In the Rockpile: Trade Troy Tulowitzki? Pump the brakes

It's a waiting game for Troy Tulowitzski and Colorado Rockies fans in 2012. (Doug Pensinger/Getty Images)

I think at this point we, as Colorado Rockies fans, need to take a step back and temper our outrage with the team –  it is beginning to stray wayward in regards to solving the myriad issues.

Over the last few weeks, Denver fans on the airwaves and internet have broached the subject of trading Troy Tulowitzki for anything ranging from pitchers to prospects. To those folks who share that line of thinking, you need to drop it. It isn’t going to happen, nor should it.

Tulo isn’t going anywhere and rightfully so. Tulo is hurt, his numbers understandably down, and he has been shaky defensively at times. Troy is still the best shortstop in baseball, and when he rips the cord on his bat, he is straight money. Fantasy guy, feel free to back me up on this.

The blame lies with the front office and the pitching staff. Trading Tulo is not the solution. Sure, you could replace Tulo with Marco Scutaro or Jonathan Herrera, but they are not the offensive power that #2 is. These same folks are claiming that because Tulo’s contract is so back-loaded the Rockies will be hampered by it come the last few years. They are fearful of it turning into another Todd Helton situation: bloated pay for a player who doesn’t produce like he did when he signed his last deal.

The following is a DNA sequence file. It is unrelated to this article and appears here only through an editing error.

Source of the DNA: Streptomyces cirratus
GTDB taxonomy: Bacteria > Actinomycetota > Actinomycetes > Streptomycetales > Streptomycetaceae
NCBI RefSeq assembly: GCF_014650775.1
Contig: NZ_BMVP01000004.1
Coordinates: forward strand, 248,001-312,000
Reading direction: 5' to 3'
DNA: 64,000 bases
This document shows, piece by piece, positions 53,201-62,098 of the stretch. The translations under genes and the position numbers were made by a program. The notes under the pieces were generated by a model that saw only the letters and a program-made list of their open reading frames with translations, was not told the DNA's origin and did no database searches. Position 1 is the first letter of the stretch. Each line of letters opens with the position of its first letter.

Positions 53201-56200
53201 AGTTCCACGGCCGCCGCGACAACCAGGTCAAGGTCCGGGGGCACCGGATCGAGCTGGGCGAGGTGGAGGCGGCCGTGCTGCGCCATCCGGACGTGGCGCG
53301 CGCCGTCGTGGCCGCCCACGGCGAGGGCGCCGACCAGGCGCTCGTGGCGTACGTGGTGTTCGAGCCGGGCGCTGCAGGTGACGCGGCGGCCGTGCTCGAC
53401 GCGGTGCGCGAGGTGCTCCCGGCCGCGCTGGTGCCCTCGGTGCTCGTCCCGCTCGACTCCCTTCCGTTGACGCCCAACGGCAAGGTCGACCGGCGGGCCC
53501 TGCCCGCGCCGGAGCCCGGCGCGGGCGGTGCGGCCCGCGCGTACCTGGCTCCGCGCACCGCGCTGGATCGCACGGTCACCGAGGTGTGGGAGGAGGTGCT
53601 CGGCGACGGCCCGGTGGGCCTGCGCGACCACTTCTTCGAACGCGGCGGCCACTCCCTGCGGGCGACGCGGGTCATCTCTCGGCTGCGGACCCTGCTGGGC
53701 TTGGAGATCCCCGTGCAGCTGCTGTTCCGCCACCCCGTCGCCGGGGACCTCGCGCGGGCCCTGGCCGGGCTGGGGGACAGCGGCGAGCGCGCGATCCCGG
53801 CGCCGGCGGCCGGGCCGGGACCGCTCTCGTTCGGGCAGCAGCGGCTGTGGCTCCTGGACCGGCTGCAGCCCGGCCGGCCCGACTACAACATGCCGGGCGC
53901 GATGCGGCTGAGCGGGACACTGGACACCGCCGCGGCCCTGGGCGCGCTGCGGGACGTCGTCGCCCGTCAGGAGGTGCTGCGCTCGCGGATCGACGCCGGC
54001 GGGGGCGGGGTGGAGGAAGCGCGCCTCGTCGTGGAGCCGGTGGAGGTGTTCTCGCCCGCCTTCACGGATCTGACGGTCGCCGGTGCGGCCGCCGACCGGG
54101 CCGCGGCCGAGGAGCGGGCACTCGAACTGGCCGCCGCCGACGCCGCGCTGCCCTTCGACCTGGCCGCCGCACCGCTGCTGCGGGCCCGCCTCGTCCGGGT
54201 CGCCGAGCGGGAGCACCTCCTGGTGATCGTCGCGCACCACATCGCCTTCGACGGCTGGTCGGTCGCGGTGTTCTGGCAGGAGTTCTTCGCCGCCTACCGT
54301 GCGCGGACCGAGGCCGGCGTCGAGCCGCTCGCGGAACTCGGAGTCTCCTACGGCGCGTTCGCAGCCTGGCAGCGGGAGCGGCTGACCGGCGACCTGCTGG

It’s a fair point but not a cause to cut ties with Tulo – even if the goal was to gain a pitcher who may help a bit. The rotation is too far gone to hope that plugging in one pitcher will turn the season around.

Trading Tulowitzki is not the solution. Luckily, the Rockies have decided to finally take some measure of action by demoting Jeremy Guthrie and Guillermo Moscoso to the bullpen and moving forward with a four-man rotation. The new plan is to go with four guys on a 75-pitch limit. I hope the bullpen is ready to really pick up the slack now. ROOT Sports’ Drew Goodman reported that Jim Tracy called all the pitchers into his office and informed them of the new business model: The starters are going to pitch less, and the rest of you will have to finish the job.

We have to temper our anger and keep the bull’s-eye firmly placed on the front office and the guys taking the starts on the mound. Addition by subtraction in this case isn’t going to solve the Rockies’ problems, even if Tulowitzki is injured and not putting up numbers.

Follow me on Twitter @CoryWhitmer for game thoughts and some sports talk.

Related Articles

Back to top button